Politics Trump’s Ratings on the Virus Are Sagging. Why Isn’t Biden Surging? by Giovanni Russonello•President Donald Trump during a visit to a medical supply distributor in Allentown, Pa., May 14, 2020. (Doug Mills/The New York Times)It’s been a little over a month since Joe Biden became the presumptive Democratic presidential nominee, and what a month it’s been.Or rather, what a month it hasn’t been.The race between Biden and President Donald Trump ought to be basically underway by now, but the horses seem unsure of how to get out of the stable, particularly in the case of Biden, who has been sheltering in place at home since March.While he has held consistent leads in most national and swing-state polls, they have not been altogether comfortable ones. And even as the public’s faith in Trump’s handling of the coronavirus pandemic steadily erodes, Biden has struggled to establish a narrative that resonates with persuadable voters or motivates those on the left.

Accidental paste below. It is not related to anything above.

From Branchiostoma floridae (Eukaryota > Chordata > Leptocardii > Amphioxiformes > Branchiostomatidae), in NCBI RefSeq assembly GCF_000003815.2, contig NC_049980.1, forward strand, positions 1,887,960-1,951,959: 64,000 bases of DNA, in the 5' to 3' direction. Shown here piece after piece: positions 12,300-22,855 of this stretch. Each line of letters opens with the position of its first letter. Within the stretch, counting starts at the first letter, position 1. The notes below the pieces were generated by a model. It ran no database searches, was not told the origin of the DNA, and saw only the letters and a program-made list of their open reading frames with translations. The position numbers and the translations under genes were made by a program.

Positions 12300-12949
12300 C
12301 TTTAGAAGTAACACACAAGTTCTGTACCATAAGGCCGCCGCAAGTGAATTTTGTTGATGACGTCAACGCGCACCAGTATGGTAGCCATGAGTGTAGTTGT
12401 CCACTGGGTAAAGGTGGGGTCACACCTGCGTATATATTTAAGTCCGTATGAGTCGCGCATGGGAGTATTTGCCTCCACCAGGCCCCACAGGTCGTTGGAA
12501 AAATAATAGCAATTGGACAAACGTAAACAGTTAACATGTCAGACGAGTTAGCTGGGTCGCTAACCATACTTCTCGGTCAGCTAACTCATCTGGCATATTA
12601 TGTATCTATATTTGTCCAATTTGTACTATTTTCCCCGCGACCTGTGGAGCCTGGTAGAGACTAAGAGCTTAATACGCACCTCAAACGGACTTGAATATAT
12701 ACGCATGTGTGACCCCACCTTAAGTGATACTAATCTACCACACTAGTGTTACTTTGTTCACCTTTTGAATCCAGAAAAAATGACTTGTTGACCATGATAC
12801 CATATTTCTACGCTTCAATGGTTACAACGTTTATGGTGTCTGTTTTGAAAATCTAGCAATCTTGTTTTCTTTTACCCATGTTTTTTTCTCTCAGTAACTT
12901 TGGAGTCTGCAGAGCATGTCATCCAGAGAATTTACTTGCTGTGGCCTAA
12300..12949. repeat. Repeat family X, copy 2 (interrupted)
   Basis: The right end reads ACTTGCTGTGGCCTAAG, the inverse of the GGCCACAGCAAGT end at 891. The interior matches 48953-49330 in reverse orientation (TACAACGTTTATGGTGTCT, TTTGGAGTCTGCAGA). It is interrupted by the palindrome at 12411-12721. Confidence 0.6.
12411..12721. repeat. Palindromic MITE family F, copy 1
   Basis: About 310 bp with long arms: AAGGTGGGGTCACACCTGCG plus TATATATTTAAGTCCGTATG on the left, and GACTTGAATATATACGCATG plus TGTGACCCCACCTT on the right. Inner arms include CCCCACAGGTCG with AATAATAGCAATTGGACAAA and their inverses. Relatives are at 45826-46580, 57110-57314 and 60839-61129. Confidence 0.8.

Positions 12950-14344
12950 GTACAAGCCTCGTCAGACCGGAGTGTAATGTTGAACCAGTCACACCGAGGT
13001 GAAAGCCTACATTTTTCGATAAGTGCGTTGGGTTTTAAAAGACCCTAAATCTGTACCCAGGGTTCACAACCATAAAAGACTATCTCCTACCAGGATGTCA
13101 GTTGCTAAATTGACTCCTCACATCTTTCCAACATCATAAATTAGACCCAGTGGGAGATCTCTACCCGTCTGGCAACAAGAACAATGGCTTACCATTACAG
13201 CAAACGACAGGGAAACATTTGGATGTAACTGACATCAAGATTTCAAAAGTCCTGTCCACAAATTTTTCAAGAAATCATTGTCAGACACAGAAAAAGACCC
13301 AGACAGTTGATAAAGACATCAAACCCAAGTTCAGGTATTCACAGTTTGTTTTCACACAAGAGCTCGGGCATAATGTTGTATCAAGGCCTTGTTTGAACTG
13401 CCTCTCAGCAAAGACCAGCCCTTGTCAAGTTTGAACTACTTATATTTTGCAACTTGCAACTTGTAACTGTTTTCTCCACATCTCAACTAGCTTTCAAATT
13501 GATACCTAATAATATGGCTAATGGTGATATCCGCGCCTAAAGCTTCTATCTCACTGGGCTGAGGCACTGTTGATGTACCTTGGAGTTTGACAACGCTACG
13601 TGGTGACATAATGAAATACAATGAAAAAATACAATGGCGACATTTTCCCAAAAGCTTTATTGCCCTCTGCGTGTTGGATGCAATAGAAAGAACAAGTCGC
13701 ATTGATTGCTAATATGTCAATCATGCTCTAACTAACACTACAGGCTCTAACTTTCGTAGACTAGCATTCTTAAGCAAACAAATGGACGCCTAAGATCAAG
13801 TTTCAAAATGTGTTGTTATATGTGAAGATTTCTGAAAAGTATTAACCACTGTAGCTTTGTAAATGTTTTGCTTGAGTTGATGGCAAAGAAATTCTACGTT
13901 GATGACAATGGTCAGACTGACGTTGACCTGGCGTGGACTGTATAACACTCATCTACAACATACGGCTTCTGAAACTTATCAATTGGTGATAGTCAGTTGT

A CNN poll released Wednesday found Biden leading the president by 5 percentage points nationwide but trailing by 7 points among voters in crucial battleground states. In that poll — conducted a week after Biden publicly denied allegations of sexual assault, to which he had initially hesitated to respond — the former vice president’s support among female voters and college graduates was badly diminished from recent months.
Still, most swing-state polls have shown Biden in the lead, and Trump’s persistently low approval rating bodes poorly.
“You have a president who hasn’t had a day with an approval rating over 50%,” said Joel Benenson, a veteran Democratic pollster, pointing to Gallup figures. “So you’re looking at a campaign that’s going to be a referendum on Donald Trump, and so far Trump is losing.”